But Alfred now turned these advantages against the Vikings. He and Ethelred began building burhs, which were fortified towns with a permanent garrison and well-supplied with food and store of arms, hence the modern English word ‘borough’. These acted as marshalling stations and places of refuge, but crucially it meant that, when Viking armies raided into Mercia and Wessex, they had a line of garrisoned strongholds between them and their line of escape. Alfred also reformed the way that fyrds were mustered, meaning that armies could be kept in the field almost indefinitely, as smaller, more mobile forces were rotated on shorter terms of service. They built bridges and burhs covering river estuaries, and learnt to manoeuvre between Viking raiders and their ships. With the countryside stripped of provisions and cut off from their ships, the raiding armies could by surrounded and starved, and then bought to battle by two or more Wessex-Mercian armies working in concert. However, perhaps the most important psychological change was that the Vikings had settled in England. At a stroke, they were vulnerable. For so many years, they had been able to strike at Anglo-Saxon communities without fear of reprisal, but now the English were able to launch punitive raids into the Danelaw.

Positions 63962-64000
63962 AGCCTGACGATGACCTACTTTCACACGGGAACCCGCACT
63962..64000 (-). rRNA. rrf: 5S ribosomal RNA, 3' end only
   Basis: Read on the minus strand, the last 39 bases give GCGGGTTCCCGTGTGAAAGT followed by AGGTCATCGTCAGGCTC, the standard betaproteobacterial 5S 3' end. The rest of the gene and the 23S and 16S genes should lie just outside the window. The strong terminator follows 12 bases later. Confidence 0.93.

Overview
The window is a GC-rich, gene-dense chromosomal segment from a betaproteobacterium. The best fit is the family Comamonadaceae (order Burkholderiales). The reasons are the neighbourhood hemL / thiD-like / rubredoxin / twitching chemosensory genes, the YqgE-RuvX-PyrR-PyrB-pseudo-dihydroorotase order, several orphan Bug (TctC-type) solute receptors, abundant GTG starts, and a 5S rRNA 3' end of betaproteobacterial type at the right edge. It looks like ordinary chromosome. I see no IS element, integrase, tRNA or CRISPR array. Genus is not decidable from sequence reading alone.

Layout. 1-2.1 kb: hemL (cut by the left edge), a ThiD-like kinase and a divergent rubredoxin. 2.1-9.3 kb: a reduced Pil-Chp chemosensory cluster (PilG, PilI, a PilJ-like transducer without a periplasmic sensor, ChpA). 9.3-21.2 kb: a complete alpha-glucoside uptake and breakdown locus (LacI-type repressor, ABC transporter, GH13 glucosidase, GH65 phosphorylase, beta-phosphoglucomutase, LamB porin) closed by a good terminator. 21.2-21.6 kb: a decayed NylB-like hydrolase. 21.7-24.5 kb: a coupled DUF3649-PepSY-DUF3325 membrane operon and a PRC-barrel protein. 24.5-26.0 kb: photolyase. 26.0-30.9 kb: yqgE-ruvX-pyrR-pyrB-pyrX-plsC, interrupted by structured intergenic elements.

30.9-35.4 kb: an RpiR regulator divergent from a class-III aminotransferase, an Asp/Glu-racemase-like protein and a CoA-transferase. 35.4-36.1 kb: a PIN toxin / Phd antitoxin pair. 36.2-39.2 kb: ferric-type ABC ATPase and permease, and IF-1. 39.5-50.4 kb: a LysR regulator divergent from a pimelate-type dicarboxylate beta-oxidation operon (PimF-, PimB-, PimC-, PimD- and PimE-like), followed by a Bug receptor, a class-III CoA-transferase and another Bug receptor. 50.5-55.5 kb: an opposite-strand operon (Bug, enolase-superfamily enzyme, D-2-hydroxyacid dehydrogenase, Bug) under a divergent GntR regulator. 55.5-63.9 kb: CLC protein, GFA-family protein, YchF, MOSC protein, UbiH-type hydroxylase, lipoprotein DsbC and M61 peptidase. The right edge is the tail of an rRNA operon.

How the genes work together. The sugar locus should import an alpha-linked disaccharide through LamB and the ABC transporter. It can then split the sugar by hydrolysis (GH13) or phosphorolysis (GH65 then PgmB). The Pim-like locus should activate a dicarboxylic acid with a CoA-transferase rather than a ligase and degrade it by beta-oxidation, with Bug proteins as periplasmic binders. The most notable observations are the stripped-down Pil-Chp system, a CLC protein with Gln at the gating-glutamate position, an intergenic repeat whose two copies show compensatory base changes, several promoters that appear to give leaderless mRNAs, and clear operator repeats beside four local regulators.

However, Alfred was primarily concerned with education, preparation and fortification, making Wessex a secure and powerful fortress from which his descendants could strike out. His single major offensive was the retaking of London in the 890s. Alfred died in 899, and his son Edward, Athelflaed’s younger brother, whom history would know as Edward the Elder, assumed the throne in one of the smoothest transitions in Anglo-Saxon history.